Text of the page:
Infographics: The Good, the Bad, and the Fluffy – Part 2

Lisa Park   November 16, 2011

Navigating the landscape of infographics. (image via Supersteil)

In my September write-up on “Infographics: The Good, the Bad, and the Fluffy,” I went over the 5 things I look for to weed out a good infographic from the bad and the fluffy when running a content audit. They include:

  1. Compelling data that tell a story.
  2. An infographic that’s relevant to the brand.
  3. Simple, clean design.
  4. Rich graphics.
  5. Succinct and engaging copy.

After developing this list, I was naturally interested in finding out what the folks I rub elbows with on a daily basis think about these visual displays of information. Following is a roundup of infographics chosen and critiqued by a few of my SF colleagues along with my comments based on the criteria above.


Rebecca Hill, Associate Director, Social Media

Infographic: This is not my beautiful house

I like that:

  • it takes a lot of potentially complex data and creates a simple, understandable visual.
  • it’s provocative; I like that the side-by-side juxtaposition creates conversation.
  • the information itself is compelling and a reflection of our own culture.
  • it somehow creates something personal (e.g. like Tufte’s anecdote about the people and maps—you seek out the information most relevant to you).

LP: Though this infographic is mostly made of (ho hum) pie charts, I’d say they were the right choice in getting this meaningful story across in a clean and simple design that’s spot-on with Good’s mission. The headline and supporting copy are engaging and vital ingredients in this infographic. Thumbs up.


Gretchen Atwood, Senior UX Designer, @gretchenatwood

Infographic: The buzz vs the bulge

What I like:

  • It smartly expresses a trade-off I imagine many people think about: How many calories are my fancy coffee drinks? How can I maximize buzz while minimizing calories?
  • While being a clean design it includes rich comparisons to popular food items and what kind of activity would I have to do for 30 minutes to burn off that beverage.
  • The range of coffee drinks represented and the clever way of creating a different shape for each one. Since a big value of the chart is comparing one drink option to others, and finding lower-calorie options, having many drinks represented is important for the chart to have more meaning.

What I don’t like:

  • He uses an X and Y axis structure, but the Y axis is not set to zero but a midpoint along the X axis. I understand graphically why he did this, but he could have had the Y axis left justified and still put the calorie “pole” down the middle.

LP: I agree with Gretchen that the designer could have laid this infographic out more simply. Bonus points for the visually appealing graphics he’s employed, but one or two lines of copy to lay the framework for what’s going on—as Gretchen does so well above—would have also helped enormously.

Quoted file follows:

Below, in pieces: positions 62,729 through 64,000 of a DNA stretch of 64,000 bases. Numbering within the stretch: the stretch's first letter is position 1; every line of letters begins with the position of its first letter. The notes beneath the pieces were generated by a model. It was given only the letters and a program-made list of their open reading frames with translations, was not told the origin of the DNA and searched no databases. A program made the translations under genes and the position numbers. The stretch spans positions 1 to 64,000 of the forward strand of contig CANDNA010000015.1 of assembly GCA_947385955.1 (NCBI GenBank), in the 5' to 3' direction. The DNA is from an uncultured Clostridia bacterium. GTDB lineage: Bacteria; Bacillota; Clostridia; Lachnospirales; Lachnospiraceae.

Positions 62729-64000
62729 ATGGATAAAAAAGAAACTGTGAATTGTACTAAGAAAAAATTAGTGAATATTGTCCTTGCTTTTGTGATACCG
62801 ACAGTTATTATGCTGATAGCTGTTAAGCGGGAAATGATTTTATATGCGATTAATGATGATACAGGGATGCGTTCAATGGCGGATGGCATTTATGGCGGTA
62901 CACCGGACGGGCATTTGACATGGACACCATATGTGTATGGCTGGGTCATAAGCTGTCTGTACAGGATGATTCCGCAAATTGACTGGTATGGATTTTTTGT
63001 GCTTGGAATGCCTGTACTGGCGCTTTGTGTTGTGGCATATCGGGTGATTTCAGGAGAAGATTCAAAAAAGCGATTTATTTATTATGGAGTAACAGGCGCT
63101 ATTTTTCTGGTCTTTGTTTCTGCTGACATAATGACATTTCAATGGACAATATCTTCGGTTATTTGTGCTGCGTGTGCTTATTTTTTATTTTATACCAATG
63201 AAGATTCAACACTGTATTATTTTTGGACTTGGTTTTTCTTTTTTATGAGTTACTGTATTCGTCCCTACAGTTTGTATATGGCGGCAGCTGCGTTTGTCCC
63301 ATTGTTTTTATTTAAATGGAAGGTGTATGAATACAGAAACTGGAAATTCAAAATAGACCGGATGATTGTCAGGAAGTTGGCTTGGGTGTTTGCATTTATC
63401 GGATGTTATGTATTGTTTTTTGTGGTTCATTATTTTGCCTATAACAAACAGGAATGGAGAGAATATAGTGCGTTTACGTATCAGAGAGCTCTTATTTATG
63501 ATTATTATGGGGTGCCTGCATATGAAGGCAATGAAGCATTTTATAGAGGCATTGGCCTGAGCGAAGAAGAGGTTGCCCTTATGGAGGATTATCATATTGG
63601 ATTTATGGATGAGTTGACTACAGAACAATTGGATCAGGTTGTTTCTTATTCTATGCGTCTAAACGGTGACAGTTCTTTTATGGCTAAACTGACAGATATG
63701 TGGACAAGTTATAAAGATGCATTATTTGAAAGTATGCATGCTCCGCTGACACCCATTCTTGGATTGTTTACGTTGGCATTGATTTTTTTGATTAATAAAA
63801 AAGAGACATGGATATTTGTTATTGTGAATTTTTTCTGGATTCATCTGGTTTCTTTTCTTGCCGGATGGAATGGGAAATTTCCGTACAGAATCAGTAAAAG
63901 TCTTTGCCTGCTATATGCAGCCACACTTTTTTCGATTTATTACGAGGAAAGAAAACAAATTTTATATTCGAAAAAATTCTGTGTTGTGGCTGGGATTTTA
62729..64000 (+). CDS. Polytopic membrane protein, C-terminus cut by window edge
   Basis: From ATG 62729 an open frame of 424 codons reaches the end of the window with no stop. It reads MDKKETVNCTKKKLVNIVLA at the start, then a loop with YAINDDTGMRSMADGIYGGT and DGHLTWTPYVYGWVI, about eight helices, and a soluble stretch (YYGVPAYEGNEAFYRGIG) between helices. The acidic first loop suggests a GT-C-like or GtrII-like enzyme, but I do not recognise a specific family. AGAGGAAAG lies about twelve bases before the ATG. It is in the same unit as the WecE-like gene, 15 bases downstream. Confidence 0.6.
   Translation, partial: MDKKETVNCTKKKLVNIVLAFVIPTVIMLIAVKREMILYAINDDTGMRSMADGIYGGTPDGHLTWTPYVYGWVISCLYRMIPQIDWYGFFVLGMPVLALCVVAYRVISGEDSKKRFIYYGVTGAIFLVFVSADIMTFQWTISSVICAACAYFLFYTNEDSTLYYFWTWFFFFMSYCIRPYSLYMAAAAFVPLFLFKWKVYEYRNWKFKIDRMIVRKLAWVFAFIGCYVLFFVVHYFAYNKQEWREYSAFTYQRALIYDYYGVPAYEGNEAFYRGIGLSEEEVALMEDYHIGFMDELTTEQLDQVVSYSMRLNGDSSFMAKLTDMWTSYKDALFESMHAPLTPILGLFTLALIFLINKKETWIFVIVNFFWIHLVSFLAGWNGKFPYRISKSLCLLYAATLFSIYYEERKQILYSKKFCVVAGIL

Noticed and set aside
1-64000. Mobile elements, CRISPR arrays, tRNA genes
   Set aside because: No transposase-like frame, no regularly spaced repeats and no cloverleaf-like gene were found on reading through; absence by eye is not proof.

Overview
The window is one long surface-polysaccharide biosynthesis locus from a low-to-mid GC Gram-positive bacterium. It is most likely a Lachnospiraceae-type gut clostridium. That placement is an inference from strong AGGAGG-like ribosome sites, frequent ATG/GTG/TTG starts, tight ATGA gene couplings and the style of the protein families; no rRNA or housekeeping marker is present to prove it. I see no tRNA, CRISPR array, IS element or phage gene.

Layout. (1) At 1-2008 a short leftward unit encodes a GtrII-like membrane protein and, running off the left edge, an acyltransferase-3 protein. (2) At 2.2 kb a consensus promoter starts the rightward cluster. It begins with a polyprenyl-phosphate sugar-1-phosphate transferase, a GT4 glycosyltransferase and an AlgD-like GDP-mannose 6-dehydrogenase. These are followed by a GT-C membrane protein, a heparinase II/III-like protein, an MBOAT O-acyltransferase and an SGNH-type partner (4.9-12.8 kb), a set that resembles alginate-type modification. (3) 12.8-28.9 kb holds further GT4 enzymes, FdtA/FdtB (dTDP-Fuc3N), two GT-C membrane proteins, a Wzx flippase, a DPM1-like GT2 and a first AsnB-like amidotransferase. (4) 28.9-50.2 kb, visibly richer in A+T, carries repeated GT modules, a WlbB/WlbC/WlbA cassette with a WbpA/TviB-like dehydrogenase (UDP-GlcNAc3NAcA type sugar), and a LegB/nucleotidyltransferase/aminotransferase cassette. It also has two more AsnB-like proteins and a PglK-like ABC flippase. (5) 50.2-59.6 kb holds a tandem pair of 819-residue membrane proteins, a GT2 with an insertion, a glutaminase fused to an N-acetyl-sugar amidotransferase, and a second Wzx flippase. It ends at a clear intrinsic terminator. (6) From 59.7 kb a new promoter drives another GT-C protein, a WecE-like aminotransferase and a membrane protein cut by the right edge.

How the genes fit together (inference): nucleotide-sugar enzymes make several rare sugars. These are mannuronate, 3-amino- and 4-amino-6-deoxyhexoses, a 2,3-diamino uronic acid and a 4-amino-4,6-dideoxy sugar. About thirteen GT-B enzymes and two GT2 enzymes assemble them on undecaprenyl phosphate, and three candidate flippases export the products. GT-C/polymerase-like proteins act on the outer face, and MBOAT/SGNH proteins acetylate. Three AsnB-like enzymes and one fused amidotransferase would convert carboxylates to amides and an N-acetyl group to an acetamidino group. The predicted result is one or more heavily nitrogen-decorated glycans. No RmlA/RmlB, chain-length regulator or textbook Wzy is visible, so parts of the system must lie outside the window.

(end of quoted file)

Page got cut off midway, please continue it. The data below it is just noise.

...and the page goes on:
Tosca Fasso, Content Strategy Lead, @toscafasso

Infographic: Approaches to web content strategy

I like this infographic. Here’s why:

  • Easy to grasp the large categories (technical, editorial, web strategy and planning) at a glance so that even if you spend no further time, you can take away that there are three primary areas of expertise.
  • Offers more specifics with a closer look.
  • Areas of overlap are easy to discern.

LP: I’ll admit that I’m biased about this infographic, but heck, what’s not to love about Richard Ingram’s simple and effective visual data buffet, with succinct supporting copy, chronicling all of what content strategists can do in the digital space.


Christine Bauer, UX Lead

Infographic: Inception, the architecture

My favorite infographics are those that:

  • summarize
  • provide perspective and comprehension
  • reveal a pattern or trend that wouldn’t have otherwise been noticeable

Most have seen the movie Inception. I’ll freely admit that after first watching it, I grabbed a pen and paper and tried to sketch out my own interpretation of the nested story. This infographic tackles the more complex summary. It plots the characters’ journeys across the nested dreams while keeping track of both the owner of the dream and the differences in time perception. Learn more about designer Rick Slusher’s thought process for this infographic.

LP: This infographic’s eye-catching iconography and imagery tell a very cool story. My only beef with it is that its minimalist design left me with a few questions—yes, I saw the movie—until I read Christine’s summary above. Embedding a brief explanation directly within this infographic would have made the story infinitely more accessible, and the infographic that much better.


I think we’re all in agreement that when an infographic tells a story simply and succinctly with imagery and copy that engage its target audience, it will succeed. Curious to know what you’ve seen lately that fits the bill—or doesn’t. Feel free to share here.


One Response

  1. Tosca says:

    I admit that I’m becoming increasingly enamored of infographics. And it sure seems like there are more really good ones these days. Co-worker and fellow Razorfish @joylandrews recently shared this very cool infographic on occupy wall street from the NY Times:

    It’s really informative, but perhaps best of all is how the small infographics in the comments section visually express the commenters’ positions at a glance. Love it!

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